Twitter (NYSE:TWTR) is a service that allows users to share whatever is on their minds. Although the service is pretty straightforward, an investment in the company is a bit different. The company has recently been barraged by a number of institutions, each placing long or short bets on the company's prospects. In response, many investors have been aggressively buying or selling. This has resulted in a lot of of volatility for the new company, and as a result, many investors have begun to question Twitter's true value. The question that remains is whether Twitter is deserving of its current valuation, and whether the company will face a fate similar to Facebook's (NASDAQ:FB).
What is Twitter currently worth?
Twitter's current valuation appears questionable. The company isn't profitable yet, and it's already trading upward of 61 times sales. Twitter is a major beneficiary of the network effect, and it's large platform of users has contributed to the service becoming more valuable as more people use it. In addition, Twitter's scale as a social media network has created a relative moat. Like many firms that benefit from the network effect, Twitter's moat has an expanding trend. Needless to say, Twitter definitely has a strong competitive position in the social media atmosphere, however, even the best moat can't possibly enrich shareholder value if it comes at an outrageous price. Compare Twitter to rivals Facebook and LinkedIn (NYSE:LNKD.DL), which both trade at 20 times sales. Both of these companies benefit from the network effect and have wide, expanding moats as well, but their valuations are one-third Twitter's. In addition, both of these companies have been monetized to a respectable degree, while Twitter still needs to prove itself.
Similar to how Facebook was valued during its IPO, Twitter seems to have a valuation nearly priced for perfection. Therefore, the market has been expecting still results out of Twitter from very early on, and even though these results may come down the road, Twitter must find an effective monetization strategy. Twitter's current valuation would seem to suggest that the company has already been monetized to a large degree, but this just isn't the case. Twitter may likely find itself in the same shoes that Facebook was in during it's first couple of years as a public company -- a grossly overvalued stock with minimal appreciation potential, that eventually became an unloved and undervalued opportunity.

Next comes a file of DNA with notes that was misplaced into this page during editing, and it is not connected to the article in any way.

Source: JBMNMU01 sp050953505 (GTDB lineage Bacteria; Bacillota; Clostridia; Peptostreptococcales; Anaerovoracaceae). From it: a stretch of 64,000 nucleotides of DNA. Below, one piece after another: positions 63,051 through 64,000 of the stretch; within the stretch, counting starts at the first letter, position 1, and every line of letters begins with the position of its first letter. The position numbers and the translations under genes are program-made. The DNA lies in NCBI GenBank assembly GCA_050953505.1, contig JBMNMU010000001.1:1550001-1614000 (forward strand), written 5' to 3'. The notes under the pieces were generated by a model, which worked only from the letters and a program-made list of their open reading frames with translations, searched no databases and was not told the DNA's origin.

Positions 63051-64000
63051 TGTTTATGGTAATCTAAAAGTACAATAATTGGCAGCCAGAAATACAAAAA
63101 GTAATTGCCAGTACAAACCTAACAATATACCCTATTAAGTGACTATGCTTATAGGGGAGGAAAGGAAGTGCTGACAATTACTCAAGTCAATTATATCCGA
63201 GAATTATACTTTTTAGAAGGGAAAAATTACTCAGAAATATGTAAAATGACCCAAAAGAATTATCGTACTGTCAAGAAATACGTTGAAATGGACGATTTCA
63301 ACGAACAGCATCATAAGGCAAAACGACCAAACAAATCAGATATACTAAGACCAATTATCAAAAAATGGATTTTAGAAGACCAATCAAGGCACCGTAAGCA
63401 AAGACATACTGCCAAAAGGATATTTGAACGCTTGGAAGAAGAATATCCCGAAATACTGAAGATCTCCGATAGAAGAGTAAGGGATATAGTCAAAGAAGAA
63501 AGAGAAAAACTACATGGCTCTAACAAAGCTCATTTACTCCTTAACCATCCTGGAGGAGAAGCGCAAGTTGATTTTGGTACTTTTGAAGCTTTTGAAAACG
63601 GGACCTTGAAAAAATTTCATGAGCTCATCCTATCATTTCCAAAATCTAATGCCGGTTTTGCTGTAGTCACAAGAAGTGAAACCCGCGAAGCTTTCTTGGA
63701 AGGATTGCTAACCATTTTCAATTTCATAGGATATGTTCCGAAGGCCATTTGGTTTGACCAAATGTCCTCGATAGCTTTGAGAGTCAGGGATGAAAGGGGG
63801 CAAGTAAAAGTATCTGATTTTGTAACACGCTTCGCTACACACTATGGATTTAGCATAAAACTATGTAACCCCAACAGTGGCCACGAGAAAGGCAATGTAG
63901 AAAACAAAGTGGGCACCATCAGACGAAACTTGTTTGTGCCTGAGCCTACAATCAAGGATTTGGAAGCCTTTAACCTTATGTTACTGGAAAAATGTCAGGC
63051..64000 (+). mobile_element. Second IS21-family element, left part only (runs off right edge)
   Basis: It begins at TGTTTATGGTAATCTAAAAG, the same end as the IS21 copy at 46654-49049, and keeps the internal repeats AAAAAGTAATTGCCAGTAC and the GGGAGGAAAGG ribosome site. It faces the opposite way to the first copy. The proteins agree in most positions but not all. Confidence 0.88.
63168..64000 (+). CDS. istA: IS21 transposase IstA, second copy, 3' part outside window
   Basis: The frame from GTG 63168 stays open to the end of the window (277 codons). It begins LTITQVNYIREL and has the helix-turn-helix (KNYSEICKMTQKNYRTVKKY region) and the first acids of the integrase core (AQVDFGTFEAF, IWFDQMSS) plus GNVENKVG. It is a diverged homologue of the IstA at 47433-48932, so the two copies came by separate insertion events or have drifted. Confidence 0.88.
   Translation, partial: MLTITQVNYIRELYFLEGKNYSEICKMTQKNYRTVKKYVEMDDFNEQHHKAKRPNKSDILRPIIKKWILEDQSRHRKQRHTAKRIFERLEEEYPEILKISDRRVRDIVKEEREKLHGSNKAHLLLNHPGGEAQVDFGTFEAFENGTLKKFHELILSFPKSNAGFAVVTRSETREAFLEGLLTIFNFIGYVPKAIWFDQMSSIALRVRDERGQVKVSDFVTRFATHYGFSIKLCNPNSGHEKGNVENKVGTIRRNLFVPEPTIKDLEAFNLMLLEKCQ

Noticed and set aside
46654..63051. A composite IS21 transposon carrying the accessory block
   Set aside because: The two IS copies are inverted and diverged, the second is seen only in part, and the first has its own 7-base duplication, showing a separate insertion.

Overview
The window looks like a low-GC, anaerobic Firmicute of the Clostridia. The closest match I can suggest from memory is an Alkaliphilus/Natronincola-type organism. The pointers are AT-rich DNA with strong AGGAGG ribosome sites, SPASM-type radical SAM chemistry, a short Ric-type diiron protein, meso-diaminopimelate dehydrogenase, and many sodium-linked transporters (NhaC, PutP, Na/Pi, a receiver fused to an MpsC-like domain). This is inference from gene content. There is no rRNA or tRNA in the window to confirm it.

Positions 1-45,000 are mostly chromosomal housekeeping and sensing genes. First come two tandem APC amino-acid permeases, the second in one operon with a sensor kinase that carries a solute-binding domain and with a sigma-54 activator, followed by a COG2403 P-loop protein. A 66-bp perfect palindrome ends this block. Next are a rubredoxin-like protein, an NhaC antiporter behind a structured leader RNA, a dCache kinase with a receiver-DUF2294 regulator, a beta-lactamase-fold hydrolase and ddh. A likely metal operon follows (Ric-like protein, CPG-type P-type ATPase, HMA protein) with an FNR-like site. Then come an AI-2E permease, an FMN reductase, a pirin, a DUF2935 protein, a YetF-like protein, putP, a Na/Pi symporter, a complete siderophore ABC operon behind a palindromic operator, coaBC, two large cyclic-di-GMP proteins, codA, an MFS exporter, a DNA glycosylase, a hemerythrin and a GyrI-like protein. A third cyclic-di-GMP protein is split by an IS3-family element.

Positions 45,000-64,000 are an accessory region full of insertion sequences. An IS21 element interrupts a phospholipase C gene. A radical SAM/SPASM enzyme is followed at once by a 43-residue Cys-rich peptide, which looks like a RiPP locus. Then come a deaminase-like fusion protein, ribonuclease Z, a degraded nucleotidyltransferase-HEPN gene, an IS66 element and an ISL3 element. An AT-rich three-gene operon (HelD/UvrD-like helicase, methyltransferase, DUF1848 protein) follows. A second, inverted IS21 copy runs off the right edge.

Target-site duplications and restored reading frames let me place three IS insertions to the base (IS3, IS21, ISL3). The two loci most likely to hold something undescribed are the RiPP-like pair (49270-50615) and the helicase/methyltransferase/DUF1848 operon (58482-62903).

The bottom line
The reality is that Twitter is currently trading at a very lofty valuation. Perhaps the market didn't learn from Facebook's IPO, but the amount of speculative money being dumped into Twitter is quite massive, as shares of the company have nearly doubled since its IPO. Even if you don't short Twitter at current levels, you should certainly avoid buying, in light of its expensive price. If you are more aggressive, shorting the company might not be such a bad idea, since it is likely that the company will come back to Earth and fall to more of a realistic valuation. But at the end of the day, the company has a wide, expanding moat, profitability is likely to continue, but this depends upon management's ability to monetize. Undoubtedly, Twitter may present a great opportunity to aspiring investors down the road if it reaches a cheaper valuation. For now, however, the company is simply another case of a strong moat trading at a ludicrous price.